The following are true regarding analgesia in patients presenting with acute ureteric colic, except:
Analgesia should be offered as a priority to patients presenting with severe pain consistent with a diagnosis of acute ureteric colic. NSAIDs should be considered initially as they provide effective relief from the pain of ureteric colic. NSAIDs inhibit cyclo-oxygenase and thereby inhibit prostaglandin synthesis from arachidonic acid. Prostaglandins mediate inflammation as well as pain through the sensitisation of nerve endings. Prostaglandins also act on afferent arterioles in the kidney causing vasodilatation. Inhibition of prostaglandin synthesis by NSAIDs therefore causes afferent arteriolar vasoconstriction which reduces renal blood flow, glomerular filtration rate and intrarenal pressure. Therefore, it may relieve the pain caused by distension of the collecting system associated with ureteric obstruction.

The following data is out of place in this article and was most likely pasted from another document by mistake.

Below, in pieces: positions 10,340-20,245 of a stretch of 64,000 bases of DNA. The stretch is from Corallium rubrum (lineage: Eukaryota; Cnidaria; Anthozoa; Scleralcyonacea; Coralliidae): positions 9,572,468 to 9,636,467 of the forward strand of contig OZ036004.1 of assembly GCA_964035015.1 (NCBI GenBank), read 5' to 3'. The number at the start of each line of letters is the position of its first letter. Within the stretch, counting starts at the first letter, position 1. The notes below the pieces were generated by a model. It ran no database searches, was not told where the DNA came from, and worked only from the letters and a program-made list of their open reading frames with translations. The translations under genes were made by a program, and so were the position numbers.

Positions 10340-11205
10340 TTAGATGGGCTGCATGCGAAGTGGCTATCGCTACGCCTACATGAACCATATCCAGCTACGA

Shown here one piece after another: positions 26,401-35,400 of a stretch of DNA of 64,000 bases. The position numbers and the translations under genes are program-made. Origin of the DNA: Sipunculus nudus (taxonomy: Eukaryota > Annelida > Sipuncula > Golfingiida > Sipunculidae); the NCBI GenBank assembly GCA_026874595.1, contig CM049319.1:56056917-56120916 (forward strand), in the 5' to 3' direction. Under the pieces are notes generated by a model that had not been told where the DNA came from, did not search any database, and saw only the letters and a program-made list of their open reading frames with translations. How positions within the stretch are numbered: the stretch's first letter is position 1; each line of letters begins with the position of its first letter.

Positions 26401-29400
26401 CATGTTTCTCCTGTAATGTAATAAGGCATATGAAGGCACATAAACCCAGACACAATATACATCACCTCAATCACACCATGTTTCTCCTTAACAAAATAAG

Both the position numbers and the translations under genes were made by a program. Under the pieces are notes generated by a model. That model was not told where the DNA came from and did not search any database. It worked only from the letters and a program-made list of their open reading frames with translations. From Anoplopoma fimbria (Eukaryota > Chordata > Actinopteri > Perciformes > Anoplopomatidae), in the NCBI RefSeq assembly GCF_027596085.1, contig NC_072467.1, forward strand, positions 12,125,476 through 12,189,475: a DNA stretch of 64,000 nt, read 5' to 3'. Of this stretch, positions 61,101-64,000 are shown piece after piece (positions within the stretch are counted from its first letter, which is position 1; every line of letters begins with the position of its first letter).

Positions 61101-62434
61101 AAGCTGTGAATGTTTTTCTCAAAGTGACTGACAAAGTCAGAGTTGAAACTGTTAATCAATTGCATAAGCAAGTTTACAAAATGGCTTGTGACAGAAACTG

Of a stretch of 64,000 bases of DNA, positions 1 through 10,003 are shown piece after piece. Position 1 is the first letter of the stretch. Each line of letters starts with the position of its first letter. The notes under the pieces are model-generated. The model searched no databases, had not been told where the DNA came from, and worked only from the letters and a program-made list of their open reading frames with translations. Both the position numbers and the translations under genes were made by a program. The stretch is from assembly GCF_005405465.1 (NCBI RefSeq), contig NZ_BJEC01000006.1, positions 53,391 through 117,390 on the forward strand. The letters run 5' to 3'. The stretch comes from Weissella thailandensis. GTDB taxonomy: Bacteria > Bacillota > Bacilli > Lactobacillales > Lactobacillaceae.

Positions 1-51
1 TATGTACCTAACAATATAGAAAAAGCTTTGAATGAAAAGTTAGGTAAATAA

A Cochrane review and meta-analysis demonstrated lower pain scores with NSAIDs in 10 of 13 studies that compared NSAIDs with opioids for acute ureteric colic. Furthermore, patients treated with NSAIDs required less ‘rescue’ medication (need for further analgesia within 4 hours of administration) than those treated with opioids. Most studies showed a lower incidence of adverse effects with NSAIDs and vomiting was significantly less than in patients treated with opioids (RR 0.35, p < 0.00001). Pethidine particularly was associated with a higher rate of vomiting and should therefore be avoided in instances where an opioid is to be used. A further Cochrane review in 2015 was unable to determine which NSAID was the most effective.